Booths have been divided into five parts around the main suburbs of Bennelong: Eastwood, Epping, Gladesville, Ryde and West Ryde.

The Liberal Party won a majority of the two-party-preferred vote in all five areas, ranging from 53% in West Ryde to 60% in Gladesville.

Voter groupGRN prim %LIB 2PP %Total votes% of votes
West Ryde9.453.012,08312.5
Other votes9.662.213,09713.6

Election results in Bennelong at the 2019 federal election
Toggle between two-party-preferred votes and primary votes for the Liberal Party, Labor and the Greens.

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  1. Kennedy may not deserve the seat and Laxale is more dedicated to the area but I can’t see Laxale getting up.

    The indirect donkey vote (about 1%) favors Kennedy. Laxale has alienated the local paper (TWT) before he was bounced as Ryde Mayor. The TWT is giving blanket coverage to Kennedy while Laxale’s coverage is his link to Covid-19 (because he was with Albo before he tested positive).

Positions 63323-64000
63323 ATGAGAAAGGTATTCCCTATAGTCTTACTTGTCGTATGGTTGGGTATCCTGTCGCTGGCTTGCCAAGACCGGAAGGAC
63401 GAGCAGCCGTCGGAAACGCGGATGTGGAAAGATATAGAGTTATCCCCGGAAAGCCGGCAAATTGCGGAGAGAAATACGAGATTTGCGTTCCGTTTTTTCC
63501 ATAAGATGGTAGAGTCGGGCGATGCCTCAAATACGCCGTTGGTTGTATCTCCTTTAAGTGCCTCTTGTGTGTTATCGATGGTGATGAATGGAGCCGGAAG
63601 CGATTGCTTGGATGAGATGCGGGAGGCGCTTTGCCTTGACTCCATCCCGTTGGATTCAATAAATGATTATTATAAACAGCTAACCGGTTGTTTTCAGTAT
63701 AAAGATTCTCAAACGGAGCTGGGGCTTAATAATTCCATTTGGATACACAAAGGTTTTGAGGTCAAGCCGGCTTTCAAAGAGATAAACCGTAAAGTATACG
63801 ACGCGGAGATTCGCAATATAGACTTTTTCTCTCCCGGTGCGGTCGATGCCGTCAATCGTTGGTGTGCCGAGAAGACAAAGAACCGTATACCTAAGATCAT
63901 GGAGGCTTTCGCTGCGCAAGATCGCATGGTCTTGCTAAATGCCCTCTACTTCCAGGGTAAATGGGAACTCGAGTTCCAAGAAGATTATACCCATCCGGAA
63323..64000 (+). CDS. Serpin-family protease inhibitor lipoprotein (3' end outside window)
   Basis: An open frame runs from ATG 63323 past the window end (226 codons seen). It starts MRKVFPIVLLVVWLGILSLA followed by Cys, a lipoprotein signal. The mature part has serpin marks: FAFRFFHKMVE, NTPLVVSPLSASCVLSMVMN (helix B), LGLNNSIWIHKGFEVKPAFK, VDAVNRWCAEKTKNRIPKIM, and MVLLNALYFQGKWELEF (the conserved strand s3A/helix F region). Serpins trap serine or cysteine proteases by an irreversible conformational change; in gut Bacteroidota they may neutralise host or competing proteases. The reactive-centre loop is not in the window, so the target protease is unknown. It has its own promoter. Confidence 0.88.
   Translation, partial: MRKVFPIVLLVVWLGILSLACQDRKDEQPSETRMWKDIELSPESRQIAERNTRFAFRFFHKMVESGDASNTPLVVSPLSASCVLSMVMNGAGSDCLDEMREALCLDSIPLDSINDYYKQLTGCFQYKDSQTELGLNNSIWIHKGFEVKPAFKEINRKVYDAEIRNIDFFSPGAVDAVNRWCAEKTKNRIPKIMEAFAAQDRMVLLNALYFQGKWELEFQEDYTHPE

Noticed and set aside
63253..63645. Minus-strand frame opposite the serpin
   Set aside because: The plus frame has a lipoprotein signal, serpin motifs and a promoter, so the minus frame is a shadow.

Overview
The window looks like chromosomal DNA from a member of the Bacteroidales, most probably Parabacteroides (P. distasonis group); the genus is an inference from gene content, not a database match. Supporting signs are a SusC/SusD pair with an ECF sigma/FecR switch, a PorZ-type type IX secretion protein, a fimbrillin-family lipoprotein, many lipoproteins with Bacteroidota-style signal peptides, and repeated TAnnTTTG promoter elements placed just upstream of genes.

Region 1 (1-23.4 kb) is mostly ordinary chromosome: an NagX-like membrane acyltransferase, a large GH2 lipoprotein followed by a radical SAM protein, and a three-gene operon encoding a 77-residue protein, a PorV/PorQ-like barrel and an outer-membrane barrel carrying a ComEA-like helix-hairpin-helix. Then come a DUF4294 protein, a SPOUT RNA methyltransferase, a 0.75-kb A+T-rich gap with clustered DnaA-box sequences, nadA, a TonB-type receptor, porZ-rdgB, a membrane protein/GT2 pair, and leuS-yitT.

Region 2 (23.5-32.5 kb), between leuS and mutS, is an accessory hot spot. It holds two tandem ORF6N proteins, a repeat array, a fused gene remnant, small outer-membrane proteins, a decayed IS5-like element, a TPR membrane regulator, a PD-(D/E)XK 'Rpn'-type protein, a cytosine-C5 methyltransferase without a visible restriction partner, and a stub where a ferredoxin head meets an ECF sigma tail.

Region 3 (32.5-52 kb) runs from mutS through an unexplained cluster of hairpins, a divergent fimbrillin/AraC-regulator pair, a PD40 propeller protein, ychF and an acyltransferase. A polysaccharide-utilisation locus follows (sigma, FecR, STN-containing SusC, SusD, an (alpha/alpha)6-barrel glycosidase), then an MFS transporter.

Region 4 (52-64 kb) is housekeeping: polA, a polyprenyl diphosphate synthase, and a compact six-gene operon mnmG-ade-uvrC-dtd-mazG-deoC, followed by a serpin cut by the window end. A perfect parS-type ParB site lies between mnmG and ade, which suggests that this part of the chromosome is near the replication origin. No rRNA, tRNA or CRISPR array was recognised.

With Kennedy getting support at 3 levels of government and the local paper Kennedy is in the box seat.

  2. If Kennedy was preselected earlier and his vaccination mandate stance well known earlier, I believe Labor would’ve chosen a better candidate than Laxale since Laxale has some baggage.

  3. Spent a few hours here today through Gladesville, Ryde, West Ryde and Eastwood. Only Labor signs at businesses and houses – in the single digits but the Liberals are clearly sandbagging this hard. Simon Kennedy signs are everywhere, on the side of Victoria Road, all over Eastwood hung up on tables, next to trees and on several Eastwood businesses.

  4. I think Bennelong will definitely fall back into the marginal category, the question is how much the swing will be. I predict a swing of about 3-4% given Simon Kennedy’s candidacy hasn’t got off to a good start, giving a final result of about 52-53% 2PP.

  5. Hard to win for Labor. my guess was Alexander would have been less popular then he was…… but I was wrong this implies he had a personal vote. 7 % margin and if Alexander had a personal vote of 3 to 4 % then thios will be close. Also this effectively a Ryde based seat which votes fairly evenly. this area can swing up to !0% look at the equivalent state seat of Ryde on occasions John Watkins had a margin of 14 % in a 55/45% 2pp state enviroment,

  6. Apparently a Liberal internal has Labor winning 55-45 which makes little sense considering that would be a 11.9% swing, unlikely in a seat like this. If the Liberals are confident of holding Chisholm as reported then why would this seat be so far out? I think it’ll be a narrow Liberal retain.